backslash plague

Paul McGuire ptmcg at austin.rr._bogus_.com
Fri Oct 22 21:43:30 CEST 2004


"Luis P. Mendes" <luisXX_lupe2XX at netvisaoXX.pt> wrote in message
news:2tt4b2F24cffeU1 at uni-berlin.de...
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> Hash: SHA1
>
> hi,
>
> I've already read many pages on this but I'm not able to separate the
> string 'R0\1.2646\1.2649\D' in four elements, using the \ as the
separator.
>
> a='R0\1.2644\1.2344\D'
> re.sub(r'\'','ff',a)  does nothing
> and why must I write two '' after the \?  If I hadn't used r I would
> understand...
>
> how should I do it?
>
> Luis

Problem 1:
Did you perhaps intend:
    a = r'R0\1.2644\1.2344\D'
Otherwise, your string contains this: "R0?.2644?.2344\D" - the \1 sequence
is interpreted to mean "ascii character 1", which is the ASCII <SOH>.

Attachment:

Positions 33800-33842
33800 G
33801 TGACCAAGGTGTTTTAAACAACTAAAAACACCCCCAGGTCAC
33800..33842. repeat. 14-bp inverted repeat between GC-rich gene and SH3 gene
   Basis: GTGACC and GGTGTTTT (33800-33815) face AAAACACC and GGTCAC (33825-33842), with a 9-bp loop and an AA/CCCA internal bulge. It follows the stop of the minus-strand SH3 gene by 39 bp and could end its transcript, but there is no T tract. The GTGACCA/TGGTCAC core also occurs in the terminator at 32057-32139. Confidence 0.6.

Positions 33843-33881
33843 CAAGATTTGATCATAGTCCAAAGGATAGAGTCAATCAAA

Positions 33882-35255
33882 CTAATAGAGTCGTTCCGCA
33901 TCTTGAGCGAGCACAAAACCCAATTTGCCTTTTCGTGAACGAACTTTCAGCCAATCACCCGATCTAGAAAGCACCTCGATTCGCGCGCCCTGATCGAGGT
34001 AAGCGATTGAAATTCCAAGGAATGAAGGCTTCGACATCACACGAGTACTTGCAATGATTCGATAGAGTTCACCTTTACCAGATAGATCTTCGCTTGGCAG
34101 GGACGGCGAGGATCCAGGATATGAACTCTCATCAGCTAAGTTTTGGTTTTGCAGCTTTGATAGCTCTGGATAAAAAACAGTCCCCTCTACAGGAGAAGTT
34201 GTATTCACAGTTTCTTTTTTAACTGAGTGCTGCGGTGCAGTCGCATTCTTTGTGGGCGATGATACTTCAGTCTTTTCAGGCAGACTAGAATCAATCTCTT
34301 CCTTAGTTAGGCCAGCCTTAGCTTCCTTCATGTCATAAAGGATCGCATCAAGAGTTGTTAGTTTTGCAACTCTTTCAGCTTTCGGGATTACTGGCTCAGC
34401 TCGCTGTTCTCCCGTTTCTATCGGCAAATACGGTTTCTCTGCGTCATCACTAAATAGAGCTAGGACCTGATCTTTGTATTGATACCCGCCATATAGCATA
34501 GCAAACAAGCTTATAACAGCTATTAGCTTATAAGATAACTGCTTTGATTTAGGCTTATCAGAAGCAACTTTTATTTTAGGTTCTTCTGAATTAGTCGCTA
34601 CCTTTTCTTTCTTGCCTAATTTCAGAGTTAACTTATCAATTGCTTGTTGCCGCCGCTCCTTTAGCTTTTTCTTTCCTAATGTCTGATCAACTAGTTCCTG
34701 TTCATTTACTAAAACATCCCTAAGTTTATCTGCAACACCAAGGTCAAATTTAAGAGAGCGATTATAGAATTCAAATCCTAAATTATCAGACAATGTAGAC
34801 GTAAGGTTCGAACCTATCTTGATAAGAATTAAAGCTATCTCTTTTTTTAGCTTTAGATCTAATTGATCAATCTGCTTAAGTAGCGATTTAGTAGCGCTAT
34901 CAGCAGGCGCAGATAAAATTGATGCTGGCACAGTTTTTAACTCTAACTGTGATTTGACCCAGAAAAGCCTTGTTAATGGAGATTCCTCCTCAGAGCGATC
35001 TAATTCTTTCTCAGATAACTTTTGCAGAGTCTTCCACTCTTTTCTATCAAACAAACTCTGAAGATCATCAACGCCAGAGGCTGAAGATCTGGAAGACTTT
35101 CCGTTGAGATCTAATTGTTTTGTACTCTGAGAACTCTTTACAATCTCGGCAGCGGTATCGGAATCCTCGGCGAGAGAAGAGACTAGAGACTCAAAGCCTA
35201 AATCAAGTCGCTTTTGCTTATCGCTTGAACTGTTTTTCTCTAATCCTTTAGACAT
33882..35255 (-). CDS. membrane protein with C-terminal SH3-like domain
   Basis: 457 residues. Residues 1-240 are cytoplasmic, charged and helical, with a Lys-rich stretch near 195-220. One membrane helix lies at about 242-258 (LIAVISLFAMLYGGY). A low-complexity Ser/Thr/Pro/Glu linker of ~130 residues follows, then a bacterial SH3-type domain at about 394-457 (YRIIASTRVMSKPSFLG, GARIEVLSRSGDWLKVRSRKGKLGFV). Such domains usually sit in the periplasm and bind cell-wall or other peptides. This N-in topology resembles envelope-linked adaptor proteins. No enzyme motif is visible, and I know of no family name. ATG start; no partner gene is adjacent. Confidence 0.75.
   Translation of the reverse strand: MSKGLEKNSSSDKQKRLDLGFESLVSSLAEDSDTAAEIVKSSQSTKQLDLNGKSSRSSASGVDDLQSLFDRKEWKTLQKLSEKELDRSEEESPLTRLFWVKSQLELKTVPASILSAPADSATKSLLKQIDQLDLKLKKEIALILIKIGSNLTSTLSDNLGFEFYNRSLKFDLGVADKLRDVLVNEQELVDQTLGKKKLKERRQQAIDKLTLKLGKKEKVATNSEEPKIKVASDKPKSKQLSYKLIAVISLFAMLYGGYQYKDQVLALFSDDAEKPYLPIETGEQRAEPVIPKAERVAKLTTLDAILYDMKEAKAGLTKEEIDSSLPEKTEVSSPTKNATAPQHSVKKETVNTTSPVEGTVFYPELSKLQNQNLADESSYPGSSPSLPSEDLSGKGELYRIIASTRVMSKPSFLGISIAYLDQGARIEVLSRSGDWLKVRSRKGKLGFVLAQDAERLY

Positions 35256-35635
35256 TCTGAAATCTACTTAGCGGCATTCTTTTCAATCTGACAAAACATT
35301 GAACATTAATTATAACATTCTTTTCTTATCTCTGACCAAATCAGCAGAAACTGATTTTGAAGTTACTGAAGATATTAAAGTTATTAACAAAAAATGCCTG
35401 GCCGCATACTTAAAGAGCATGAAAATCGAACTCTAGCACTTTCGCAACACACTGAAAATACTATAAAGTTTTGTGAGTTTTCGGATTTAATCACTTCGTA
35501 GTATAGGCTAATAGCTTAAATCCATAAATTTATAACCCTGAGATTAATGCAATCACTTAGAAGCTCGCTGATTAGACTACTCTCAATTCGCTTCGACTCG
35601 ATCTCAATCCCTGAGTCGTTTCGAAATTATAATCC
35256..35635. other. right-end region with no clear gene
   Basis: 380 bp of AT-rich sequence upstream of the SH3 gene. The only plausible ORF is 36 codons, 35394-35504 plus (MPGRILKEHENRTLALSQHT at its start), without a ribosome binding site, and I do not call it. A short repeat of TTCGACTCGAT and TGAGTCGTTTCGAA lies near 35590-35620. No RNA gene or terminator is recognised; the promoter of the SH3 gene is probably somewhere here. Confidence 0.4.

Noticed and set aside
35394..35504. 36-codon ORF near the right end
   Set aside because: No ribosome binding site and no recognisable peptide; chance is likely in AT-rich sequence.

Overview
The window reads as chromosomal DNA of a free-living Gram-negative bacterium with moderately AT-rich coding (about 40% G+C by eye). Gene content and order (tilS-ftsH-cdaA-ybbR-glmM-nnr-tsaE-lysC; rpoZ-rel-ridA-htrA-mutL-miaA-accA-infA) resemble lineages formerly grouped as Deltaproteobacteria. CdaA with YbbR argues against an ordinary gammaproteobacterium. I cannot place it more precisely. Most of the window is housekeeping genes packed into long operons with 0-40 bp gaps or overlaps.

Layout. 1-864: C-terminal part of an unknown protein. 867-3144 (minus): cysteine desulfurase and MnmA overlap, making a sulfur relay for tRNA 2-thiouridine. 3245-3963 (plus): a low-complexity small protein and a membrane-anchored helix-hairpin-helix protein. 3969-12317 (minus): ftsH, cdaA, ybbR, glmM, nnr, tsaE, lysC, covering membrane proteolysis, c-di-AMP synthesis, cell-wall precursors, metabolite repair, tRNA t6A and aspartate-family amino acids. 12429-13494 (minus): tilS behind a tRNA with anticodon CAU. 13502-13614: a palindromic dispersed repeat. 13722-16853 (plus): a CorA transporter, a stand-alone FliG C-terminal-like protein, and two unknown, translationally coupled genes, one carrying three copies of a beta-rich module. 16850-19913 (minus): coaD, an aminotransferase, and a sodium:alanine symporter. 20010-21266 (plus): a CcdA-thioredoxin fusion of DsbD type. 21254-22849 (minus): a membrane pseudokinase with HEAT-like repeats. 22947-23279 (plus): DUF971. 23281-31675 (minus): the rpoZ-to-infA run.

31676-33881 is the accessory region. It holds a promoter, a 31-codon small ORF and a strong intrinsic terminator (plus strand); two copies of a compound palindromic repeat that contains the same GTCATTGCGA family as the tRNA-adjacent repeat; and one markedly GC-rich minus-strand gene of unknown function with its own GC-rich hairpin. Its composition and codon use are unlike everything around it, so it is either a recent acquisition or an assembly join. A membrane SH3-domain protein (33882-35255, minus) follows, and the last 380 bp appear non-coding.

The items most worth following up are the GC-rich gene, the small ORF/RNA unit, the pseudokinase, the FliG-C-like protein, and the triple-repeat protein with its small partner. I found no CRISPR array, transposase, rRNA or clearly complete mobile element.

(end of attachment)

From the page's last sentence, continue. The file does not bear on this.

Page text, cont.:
Problem 2: "why must I write two '' after the \?"
Even raw strings cannot handle a backslash as the final character, as this
is interpreted as being an escaped quotation character.  Your assignment to
a above is a good candidate for raw strings, but futile for '\\' etc.  (See
next.)

Problem 3:
If you are trying to re.sub the delimiting backslashes, then you need to
double-double them for re to process them correctly.

Try this:

a = r'R0\1.2644\1.2344\D'
bslash = '\\'
re_bslash = '\\\\'
print a.split( bslash )
print re.sub( re_bslash, 'ff', a )

gives:
['R0', '1.2644', '1.2344', 'D']
R0ff1.2644ff1.2344ffD


-- Paul





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